S-CSCF 102 may be viewed as the brains of the IMS core. S-CSCF 102 may perform session control, registration, and service invocation for the subscribers of the IMS core. Hence, S-CSCF 102 may be viewed as the run-time engine, deciding to whom and under what conditions specific services (in the form of Application Servers) are accessed by a SIP request. S-CSCF 102 may receive subscriber profiles from HSS 108 (at registration time or later for unregistered users) to learn the subscribers chosen services and the rules under which the services should be brokered. Additionally, S-CSCF 102 may perform user authentication based on information from HSS 108. S-CSCF 102 may receive session requests from, for example, P-CSCF 106 or I-CSCF 104. After service invocation is completed, S-CSCF 102 may disposition the sessions by routing the session requests to the destinations via, for example, P-CSCF 106, BGCF 120, and/or I-SBC 150.

As illustrated, S-CSCF 102 may include a SCIM 103 and a Resource Management (RM) function 156. SCIM 103 may be considered as an extension of S-CSCF 102, responsible for orchestrating the offerings of one or more application services across various service enabling technologies and platforms to produce valued services for IMS users. As such, SCIM 103 may be viewed as an adjunct IMS platform function that also orchestrates service invocation at session setup, modify, or teardown. Accordingly, SCIM 103 may also be based on a subscriber's profile and predefined interaction rules to determine which services are to be invoked at run time and what type of application and/or media capabilities should be engaged in order to properly execute the services. SCIM 103 may allow for more complex rules to be used for services determination based on the subscriber's profile and, for example, on external information, such as policy information, location information, presence information, the readiness condition of an application server (e.g., load balancing information, network outage information, application server status information, resource availability information, etc.), etc. In one implementation, S-CSCF 102/SCIM 103 may use a complex set of rules for invoking services during call (or session) establishment and/or during an on-going call (or session), as described in greater detail in U.S. patent application ______ [Attorney Docket No. 20060215], filed _______ and entitled “APPLICATION SERVICE INVOCATION BASED ON FILTER CRITERIA,” the entire contents of which are incorporated by reference herein.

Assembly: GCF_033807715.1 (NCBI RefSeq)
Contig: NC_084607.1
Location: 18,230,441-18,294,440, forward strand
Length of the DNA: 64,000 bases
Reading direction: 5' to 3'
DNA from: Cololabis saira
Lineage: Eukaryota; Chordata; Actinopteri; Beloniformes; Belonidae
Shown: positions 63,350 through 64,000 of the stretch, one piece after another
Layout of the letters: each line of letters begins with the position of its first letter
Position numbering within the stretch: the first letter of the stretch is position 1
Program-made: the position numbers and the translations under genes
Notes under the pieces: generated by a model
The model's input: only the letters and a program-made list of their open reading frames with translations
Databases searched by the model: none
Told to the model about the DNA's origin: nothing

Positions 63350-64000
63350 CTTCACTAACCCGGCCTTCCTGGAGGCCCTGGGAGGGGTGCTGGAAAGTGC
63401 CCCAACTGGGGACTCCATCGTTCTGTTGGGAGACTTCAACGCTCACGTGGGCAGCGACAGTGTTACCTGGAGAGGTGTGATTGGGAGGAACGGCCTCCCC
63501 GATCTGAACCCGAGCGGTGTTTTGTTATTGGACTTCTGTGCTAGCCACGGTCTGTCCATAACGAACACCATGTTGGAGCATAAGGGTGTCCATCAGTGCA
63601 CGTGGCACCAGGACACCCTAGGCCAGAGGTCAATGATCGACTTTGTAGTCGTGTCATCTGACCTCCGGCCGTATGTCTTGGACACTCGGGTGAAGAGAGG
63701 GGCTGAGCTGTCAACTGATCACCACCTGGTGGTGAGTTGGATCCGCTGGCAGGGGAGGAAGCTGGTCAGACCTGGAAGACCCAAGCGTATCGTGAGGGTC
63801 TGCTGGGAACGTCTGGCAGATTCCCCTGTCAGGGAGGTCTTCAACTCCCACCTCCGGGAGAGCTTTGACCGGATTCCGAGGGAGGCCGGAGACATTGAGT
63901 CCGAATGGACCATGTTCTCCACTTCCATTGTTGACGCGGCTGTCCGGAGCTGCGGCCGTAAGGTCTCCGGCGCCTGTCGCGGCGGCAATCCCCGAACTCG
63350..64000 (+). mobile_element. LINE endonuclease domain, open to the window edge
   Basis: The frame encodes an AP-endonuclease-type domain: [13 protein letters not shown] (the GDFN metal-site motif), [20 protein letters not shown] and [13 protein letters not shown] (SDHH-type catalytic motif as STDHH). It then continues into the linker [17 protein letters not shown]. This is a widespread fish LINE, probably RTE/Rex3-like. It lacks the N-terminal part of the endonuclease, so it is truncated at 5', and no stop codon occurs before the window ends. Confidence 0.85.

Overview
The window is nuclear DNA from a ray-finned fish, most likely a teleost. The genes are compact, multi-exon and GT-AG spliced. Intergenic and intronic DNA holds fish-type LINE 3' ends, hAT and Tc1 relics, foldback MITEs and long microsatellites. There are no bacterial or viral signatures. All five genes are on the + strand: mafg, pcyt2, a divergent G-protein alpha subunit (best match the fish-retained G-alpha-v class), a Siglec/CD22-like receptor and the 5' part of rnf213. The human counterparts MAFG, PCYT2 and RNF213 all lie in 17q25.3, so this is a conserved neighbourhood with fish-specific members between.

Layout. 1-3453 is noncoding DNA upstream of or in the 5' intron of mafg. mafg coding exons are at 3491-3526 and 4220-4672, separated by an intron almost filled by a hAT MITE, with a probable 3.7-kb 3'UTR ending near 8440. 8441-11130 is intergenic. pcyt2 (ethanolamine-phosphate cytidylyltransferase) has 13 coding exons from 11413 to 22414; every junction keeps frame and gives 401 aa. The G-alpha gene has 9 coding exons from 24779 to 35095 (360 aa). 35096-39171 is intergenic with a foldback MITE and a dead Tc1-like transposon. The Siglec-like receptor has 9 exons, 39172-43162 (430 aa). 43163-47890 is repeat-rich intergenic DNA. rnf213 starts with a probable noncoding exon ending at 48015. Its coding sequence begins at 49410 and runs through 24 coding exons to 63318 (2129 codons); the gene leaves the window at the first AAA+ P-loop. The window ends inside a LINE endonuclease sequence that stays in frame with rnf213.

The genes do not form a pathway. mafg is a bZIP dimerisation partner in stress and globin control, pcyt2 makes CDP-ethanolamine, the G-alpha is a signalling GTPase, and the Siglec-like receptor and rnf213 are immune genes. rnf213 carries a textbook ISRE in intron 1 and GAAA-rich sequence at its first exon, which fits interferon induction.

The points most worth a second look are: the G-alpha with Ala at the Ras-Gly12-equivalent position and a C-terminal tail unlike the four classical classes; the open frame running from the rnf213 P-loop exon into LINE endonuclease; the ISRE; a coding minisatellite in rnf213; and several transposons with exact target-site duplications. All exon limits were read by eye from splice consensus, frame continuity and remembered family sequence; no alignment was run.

RM 156, as will be discussed in further detail below, may be responsible for executing business rules and service level agreements (SLAs) by allocating the appropriate resources.